You've heard the grim statistics. Although family businesses comprise more than 90% of all U.S. companies and employ more than 60% of American workers, only 3% of these businesses survive to the fourth generation.*
You also know the dangers of not planning ahead for the transfer of your business at your death or when you retire.
• The IRS may value your business at much more than you think it's worth, making your estate liable for a hefty estate tax.
• Your estate may have little or no cash to pay the tax, forcing your family to sell the business.
• If you own a partnership interest, your partners will have to hire someone to replace you, possibly at a higher salary since you were building equity.
• The partnership may experience a financial lag while the new person is learning the ropes.
• The family member you want to take over your business may not be ready to do so.
• Your fellow shareholders may be uncomfortable with the idea of a family member replacing you.
• Your family may wish to sell your share of the business to your co-owners, but the co-owners may not have enough money to buy it outright.
You're not worried, though. You've prepared for these possibilities with a business buy-sell agreement. But are you really prepared?
Do You Have the Right Agreement?
A buy-sell agreement outlines how business ownership will change hands and how the transfer will be paid for in case of a co-owner's death, disability, or retirement. Generally, the agreement provides for the purchase of the departing business owner's interest by the surviving co-owners or the company itself.
A buy-sell agreement may be a cross-purchase agreement or a stock-redemption agreement. With a cross-purchase agreement, the owners agree among themselves to buy a deceased owner's interest. A stock-redemption agreement is an agreement between a corporation and its shareholders under which the corporation redeems stock in the event of a shareholder's death. Life insurance can be used to fund both.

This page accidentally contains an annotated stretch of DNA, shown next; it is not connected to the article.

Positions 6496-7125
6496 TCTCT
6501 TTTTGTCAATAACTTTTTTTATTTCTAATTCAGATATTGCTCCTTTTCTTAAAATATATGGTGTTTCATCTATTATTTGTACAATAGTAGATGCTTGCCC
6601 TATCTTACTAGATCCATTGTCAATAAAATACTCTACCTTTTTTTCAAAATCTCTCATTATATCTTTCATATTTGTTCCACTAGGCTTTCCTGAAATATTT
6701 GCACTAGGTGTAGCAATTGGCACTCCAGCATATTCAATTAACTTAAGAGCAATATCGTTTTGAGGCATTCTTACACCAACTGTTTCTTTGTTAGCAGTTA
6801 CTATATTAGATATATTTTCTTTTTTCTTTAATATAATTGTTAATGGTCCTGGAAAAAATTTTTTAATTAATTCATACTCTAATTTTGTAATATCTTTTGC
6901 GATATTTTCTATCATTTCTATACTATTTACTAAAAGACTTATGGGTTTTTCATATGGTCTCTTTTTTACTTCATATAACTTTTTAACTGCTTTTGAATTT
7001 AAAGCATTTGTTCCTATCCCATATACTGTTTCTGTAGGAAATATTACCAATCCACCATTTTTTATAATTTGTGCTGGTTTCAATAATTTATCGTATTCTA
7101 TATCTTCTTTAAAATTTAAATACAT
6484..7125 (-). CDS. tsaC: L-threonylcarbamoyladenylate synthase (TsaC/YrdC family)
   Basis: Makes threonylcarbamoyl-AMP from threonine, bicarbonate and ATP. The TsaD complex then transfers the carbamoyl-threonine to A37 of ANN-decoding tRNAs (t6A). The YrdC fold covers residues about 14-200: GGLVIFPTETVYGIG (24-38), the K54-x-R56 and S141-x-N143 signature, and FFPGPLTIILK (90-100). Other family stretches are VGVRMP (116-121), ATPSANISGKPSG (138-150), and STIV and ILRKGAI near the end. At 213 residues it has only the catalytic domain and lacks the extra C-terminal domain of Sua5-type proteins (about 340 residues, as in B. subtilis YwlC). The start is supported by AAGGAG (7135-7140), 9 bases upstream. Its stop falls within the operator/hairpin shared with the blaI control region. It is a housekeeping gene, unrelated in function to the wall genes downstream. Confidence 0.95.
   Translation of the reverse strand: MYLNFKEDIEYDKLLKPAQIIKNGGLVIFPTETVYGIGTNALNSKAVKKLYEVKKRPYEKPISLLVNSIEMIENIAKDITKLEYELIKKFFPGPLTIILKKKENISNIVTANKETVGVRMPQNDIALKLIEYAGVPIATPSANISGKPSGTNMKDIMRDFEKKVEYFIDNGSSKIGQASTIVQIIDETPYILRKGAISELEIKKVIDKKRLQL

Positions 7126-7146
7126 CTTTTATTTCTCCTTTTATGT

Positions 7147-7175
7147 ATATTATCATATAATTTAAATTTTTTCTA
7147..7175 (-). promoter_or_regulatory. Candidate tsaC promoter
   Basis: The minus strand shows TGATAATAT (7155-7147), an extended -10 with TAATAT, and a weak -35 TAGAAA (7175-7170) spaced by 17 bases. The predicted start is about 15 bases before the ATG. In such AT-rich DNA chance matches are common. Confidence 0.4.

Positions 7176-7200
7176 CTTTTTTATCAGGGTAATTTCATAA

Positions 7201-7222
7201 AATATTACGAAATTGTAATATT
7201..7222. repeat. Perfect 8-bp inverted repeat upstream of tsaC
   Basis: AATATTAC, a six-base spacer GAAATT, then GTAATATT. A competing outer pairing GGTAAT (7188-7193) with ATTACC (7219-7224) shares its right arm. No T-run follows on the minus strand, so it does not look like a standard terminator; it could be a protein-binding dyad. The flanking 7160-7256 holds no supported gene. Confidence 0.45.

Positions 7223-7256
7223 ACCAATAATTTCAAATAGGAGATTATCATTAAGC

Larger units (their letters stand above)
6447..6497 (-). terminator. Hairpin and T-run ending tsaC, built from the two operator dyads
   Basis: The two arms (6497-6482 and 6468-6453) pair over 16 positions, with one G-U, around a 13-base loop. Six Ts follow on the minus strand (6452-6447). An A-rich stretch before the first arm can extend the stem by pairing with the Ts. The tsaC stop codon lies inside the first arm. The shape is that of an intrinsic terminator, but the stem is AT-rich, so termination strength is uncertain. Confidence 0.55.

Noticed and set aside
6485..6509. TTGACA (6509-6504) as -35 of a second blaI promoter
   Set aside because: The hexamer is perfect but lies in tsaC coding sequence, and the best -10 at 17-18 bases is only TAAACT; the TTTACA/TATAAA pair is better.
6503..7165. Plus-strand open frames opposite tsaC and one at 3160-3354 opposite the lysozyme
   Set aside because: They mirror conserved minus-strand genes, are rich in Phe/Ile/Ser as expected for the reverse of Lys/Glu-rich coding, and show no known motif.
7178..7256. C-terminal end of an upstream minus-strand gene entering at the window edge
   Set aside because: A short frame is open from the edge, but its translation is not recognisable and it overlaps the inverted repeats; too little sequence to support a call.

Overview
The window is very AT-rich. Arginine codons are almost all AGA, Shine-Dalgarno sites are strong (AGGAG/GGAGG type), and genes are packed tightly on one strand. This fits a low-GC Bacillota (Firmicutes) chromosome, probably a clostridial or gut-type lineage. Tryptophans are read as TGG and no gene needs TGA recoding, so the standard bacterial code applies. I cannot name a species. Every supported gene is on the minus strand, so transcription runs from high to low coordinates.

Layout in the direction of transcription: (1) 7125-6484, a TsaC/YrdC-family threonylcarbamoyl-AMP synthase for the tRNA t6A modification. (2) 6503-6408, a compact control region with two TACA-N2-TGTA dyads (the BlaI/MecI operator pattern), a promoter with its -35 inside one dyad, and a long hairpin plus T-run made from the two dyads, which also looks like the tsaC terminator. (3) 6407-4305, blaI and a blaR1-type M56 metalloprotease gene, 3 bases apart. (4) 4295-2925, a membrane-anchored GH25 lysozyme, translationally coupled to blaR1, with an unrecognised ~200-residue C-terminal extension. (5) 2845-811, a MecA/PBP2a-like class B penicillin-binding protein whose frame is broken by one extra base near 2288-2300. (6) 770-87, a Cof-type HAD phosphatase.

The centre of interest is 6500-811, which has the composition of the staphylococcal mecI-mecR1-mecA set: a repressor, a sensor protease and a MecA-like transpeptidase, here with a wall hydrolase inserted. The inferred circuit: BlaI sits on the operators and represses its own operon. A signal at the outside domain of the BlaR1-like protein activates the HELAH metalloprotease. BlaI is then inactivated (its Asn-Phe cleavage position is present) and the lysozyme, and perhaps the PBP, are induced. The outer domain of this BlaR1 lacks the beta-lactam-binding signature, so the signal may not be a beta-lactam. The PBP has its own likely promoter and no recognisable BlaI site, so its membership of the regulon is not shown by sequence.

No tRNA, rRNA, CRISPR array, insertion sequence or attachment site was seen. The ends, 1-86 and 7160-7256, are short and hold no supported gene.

Cross-purchase agreements have several advantages. For example, the surviving owners receive a "stepped up" income-tax basis in the stock bought from the deceased's estate, which can reduce income taxes if they later sell the stock. Additionally, the insurance proceeds from a policy used to fund a cross-purchase agreement aren't subject to the corporate alternative minimum tax. Nor are they subject to the claims of corporate creditors.
On the minus side, cross-purchase agreements can be hard to administer, particularly when the business has numerous owners. For instance, since the owners carry insurance policies on each of their fellow owners, absent other planning, 30 separate insurance policies would be needed for a business with six owners.
Stock redemption agreements can be a better choice when a corporation has multiple owners, some of the owners are considerably older or younger than the others, the size of the ownership interests vary significantly, or the corporation is in a lower tax bracket than the owners. Despite the clear advantages, stock redemption plans have a couple of drawbacks. First, the life insurance proceeds received by the corporation may be subject to the corporate AMT. (Certain small corporations aren't subject to AMT.) Second, the surviving shareholders do not get the benefit of an increase in the income-tax basis of their shares when the corporation redeems the stock.
Have You Avoided These Common Mistakes?
When you create a buy-sell agreement, you have to give careful consideration to how the contract fits your and other owners' particular needs now and in the future.
One common mistake business owners make is not adequately funding their buy-sell agreements. For example, if two partners each own half of a business and agree to buy the other out in the event of death or incapacity, how will the remaining owner finance the purchase of the other half of the business? Most agreements use insurance as the funding vehicle. But business owners can get tripped up if the business increases in value and their insurance arrangements don't keep pace with the increase.
Another mistake is not considering the possibility of an owner becoming disabled or divorcing. In the event of divorce, for example, an ex-spouse could end up as an unwanted partner. Other easy-to-overlook events that could adversely affect your business include the departure of a minority owner and the personal. Perhaps the biggest mistake business owners make with their buy-sell agreements, though, is not keeping their business valuation up to date. Unless you have your business revalued regularly, the buyout amount in your agreement may quickly become outdated, leaving the business vulnerable to serious disputes should a buyout become necessary.
These are just some of the factors to consider when developing a business succession plan to keep your business alive for future generations. A professional financial advisor can help you identify the various issues and considerations that specifically affect your business and determine what type of buy-sell agreement and other planning strategies make the most sense for you.
*Source: Facts on Family Business in the U.S., from the Family Firm Institute, ffi.org